SikTh – The Future in Whose Eyes?

Last time we reviewed SikTh, we were full of questions regarding their return. The future was clouded with fog, given that bands are prone to announce returns only to flare into action briefly before disappearing again, unable to recapture the spark that once motivated them to remain active. Even if bands do return, it’s unlikely that they’ll release material fast, gathering strength and getting into the beat of things. However, it appears that SikTh are quite done messing around and the period between their dormancy and their return to the waking world is set to be very short. Hot off the heels of their “mini-album”, Opacities, the group gives us The Future in Whose Eyes? which, where Opacities was good yet “safe” or “natural”, challenges their sound and mixes it with a lot of new. Lo and behold, it works, and the first true release of their comeback should return SikTh into the forefront of the community, if it knows what’s good for it.

At the base of the “new” SikTh sound, which is more an amalgam of new and old ideas, lie several elements. The first is a much heavier presence by Mikee Goodman and his unique vocal stylings. While Goodman used to have his pride and place in each album with his spoken word pieces that were so unique and still hold a strange allure, on The Future in Whose Eyes? his deep timbre is to be found everywhere on the album. In intros, middle passages, and bridges, Goodman lends the album a distinctly weird vibe. His more solid presence also does something to the structure of the album, challenging the established SikTh progression; while the album certainly opens with their trademark signature of two high-octane opening tracks, the rest of it doesn’t play quite as nicely. Heavy tracks live alongside anthemic ones, punctuated by Goodman’s off-kilter musings and almost-narration,

“Century of the Narcissist”, the second of these high energy openers, is a great example. Breaking up the back and forth structure of the track, Goodman is featured heavily as it transitions from its first passage and into its outro. His voice disturbs the A/B/A/C structure so common in this style of metal and catches the listener by surprise. This tool is utilized again and again on the album. Which isn’t to say it doesn’t have some straightforward, bounce-along tracks. On the contrary, the presence of anthemic tracks has also been increased nor is Goodman’s presence anathema to that sort of “straight forward” track . “The Aura” for example opens with his voice but is as “call and response” as a SikTh track has ever been. The sweeping choruses are begging for a crowd to sing them (and hopefully they will, very soon). This then is the second element that makes The Future in Whose Eyes? such a strong comeback; instead of just leaning on one aspect of their sound as a means for innovation, SikTh have turned the knobs to different settings all over the board, creating a recognizable yet fresh formula for what they do.

The last element is a somewhat poetic one as it exemplifies the aesthetically appealing nature of coming full circle. SikTh have influenced so many bands but perhaps paved the way the most for the meteoric rise of Periphery. And so, it is only poetic that The Future in Whose Eyes? was mixed by none other than Adam “Getgood” Nolly and boy, did he knock this one out of the park. While Nolly is known for his robust bass tone and pristine mixes, he’s really outdone himself on this album. A straightforward approach, sufficient for most bands in the style today, would have served SikTh well enough but that’s not the approach they went with. While the bass is indeed prominent, as it should be, there’s also a treble-y finish to everything, giving the album a brilliance and edge right where it needs it. Thus, the cymbal antics which make “Weavers of Woe” work, for example, are just where they need to be and the running leads replete throughout the album lose not a single note to the massive presence of the groove section.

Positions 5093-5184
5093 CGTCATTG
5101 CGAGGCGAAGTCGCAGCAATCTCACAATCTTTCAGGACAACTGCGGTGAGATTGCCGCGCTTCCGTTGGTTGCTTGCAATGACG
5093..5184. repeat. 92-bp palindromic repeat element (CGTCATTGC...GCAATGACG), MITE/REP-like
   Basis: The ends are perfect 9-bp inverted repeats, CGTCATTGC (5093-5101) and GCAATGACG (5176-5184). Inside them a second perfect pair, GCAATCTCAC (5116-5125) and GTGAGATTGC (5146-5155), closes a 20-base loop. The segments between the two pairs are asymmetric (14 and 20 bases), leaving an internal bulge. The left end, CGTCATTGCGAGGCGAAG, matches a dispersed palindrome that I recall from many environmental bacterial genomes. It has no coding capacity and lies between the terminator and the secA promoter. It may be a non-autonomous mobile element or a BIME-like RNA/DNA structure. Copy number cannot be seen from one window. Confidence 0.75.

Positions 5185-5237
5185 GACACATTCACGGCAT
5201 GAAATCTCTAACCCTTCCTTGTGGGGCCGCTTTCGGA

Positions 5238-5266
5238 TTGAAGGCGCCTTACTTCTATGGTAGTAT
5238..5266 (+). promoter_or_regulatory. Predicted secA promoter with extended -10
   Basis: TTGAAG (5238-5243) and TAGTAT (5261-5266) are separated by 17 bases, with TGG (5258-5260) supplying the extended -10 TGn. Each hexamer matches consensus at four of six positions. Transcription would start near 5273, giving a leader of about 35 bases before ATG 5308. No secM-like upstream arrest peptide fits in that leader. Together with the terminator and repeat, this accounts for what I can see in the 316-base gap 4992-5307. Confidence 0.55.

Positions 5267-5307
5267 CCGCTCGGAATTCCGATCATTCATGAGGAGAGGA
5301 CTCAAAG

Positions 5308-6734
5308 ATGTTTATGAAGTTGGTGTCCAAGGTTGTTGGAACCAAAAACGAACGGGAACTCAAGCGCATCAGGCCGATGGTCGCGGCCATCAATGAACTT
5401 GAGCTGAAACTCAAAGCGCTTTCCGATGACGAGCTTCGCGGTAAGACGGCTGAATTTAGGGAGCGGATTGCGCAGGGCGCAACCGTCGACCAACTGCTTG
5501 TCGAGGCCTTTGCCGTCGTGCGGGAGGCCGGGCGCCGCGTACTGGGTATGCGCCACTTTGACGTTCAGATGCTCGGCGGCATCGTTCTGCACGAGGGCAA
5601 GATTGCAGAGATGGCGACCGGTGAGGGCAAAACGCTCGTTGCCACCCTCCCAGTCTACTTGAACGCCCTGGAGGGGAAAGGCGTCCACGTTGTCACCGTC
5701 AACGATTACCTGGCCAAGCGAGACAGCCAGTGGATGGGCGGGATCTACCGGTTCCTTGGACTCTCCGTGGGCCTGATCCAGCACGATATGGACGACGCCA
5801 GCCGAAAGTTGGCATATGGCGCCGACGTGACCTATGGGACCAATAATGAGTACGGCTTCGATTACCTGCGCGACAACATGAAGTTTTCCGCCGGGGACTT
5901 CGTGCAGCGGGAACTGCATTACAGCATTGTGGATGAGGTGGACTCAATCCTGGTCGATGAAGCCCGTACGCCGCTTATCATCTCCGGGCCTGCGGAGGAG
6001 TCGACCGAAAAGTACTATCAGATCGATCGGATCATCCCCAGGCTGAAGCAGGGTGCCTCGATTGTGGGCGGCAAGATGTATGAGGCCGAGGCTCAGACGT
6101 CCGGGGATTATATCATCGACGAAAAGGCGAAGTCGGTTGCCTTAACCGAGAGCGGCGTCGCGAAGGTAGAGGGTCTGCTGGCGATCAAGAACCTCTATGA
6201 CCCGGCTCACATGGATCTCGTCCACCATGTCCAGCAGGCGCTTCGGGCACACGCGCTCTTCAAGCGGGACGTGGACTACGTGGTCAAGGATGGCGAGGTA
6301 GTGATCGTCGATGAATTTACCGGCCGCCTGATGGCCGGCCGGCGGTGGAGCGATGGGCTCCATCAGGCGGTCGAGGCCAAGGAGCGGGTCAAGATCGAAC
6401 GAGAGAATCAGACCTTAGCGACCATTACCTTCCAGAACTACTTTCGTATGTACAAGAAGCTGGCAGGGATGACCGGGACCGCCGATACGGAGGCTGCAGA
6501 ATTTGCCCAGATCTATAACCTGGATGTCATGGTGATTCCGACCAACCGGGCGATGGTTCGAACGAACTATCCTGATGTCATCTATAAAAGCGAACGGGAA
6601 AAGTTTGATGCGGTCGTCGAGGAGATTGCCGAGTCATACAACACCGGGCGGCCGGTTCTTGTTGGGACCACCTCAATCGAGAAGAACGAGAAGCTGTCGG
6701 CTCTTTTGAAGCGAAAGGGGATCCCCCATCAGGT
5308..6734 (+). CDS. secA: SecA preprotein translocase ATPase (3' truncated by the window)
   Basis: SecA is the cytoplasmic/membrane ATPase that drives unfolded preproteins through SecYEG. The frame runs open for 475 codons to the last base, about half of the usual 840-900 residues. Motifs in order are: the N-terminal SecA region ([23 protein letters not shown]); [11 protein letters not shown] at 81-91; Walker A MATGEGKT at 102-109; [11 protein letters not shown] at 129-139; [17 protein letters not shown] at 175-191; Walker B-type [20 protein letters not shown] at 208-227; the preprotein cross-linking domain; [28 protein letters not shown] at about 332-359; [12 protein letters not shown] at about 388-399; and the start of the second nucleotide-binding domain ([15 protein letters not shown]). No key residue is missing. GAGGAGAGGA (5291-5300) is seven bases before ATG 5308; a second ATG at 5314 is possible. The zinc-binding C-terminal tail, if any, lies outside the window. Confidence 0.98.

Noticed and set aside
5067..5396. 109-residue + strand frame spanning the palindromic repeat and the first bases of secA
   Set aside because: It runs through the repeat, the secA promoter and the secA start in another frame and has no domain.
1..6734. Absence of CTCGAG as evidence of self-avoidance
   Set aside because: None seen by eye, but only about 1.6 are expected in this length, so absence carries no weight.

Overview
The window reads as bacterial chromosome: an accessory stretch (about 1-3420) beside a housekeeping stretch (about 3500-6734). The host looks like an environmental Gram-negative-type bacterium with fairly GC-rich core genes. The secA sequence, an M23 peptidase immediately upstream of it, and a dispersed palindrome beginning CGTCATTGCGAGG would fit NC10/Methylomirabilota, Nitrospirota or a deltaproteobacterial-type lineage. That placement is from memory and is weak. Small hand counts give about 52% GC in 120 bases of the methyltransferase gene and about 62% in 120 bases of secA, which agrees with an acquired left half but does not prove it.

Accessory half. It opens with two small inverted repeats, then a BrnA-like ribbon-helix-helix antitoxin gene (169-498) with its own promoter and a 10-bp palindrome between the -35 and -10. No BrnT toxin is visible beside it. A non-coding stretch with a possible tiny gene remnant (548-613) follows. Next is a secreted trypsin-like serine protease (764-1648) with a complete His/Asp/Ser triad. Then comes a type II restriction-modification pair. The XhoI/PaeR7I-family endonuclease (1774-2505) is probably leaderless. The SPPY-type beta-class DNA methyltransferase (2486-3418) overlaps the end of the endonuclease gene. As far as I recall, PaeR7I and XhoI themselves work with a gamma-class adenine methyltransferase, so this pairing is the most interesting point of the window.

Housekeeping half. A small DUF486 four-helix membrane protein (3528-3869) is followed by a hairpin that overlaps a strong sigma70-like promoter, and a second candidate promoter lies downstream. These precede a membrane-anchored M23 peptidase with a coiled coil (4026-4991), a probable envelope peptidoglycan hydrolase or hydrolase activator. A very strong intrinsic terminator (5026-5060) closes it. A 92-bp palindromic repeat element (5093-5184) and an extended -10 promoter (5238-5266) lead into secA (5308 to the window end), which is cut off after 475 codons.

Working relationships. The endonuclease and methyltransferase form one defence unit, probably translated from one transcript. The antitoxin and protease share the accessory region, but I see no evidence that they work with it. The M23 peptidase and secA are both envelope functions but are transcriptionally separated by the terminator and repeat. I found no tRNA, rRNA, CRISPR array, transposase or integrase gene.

This final bow on the package that is The Future in Whose Eyes? makes it an incredibly powerful album. The space is too short here to go into the all cool ideas on it. It might be met with some resistance from a dedicated and justly concerned fan base but, if they know what’s right for them, they should wholeheartedly embrace this more sporadic and varied direction the band are going in. Every change on the album, including the one in artwork style, is a blessed one, changes that signify that SikTh are not about grasping for the safe glory of the past but rather adamant in their pursuit of new sounds and ideas for the band. The Future in Whose Eyes? is a lesson in experimentation, showing that the vector of new music doesn’t always have to be more extreme or more out there but sometimes enjoys from growth in multiple directions at once. The future for SikTh is now bright and assured; all things being equal, there’s plenty more for this band to gives us and we can’t wait to get it. 

The Future in Whose Eyes? will be released on June 2nd, via Millennium Night (which is a name you should remember by the way, as it now houses Peaceville Records and Kscope). We highly suggest you pre-order it here.

Fear is the mind-killer. Fear is the little-death that brings total obliteration. I will face my fear. I will permit it to pass over me and through me. And when it has gone past I will turn the inner eye to see its path. Where the fear has gone there will be nothing. Only I will remain.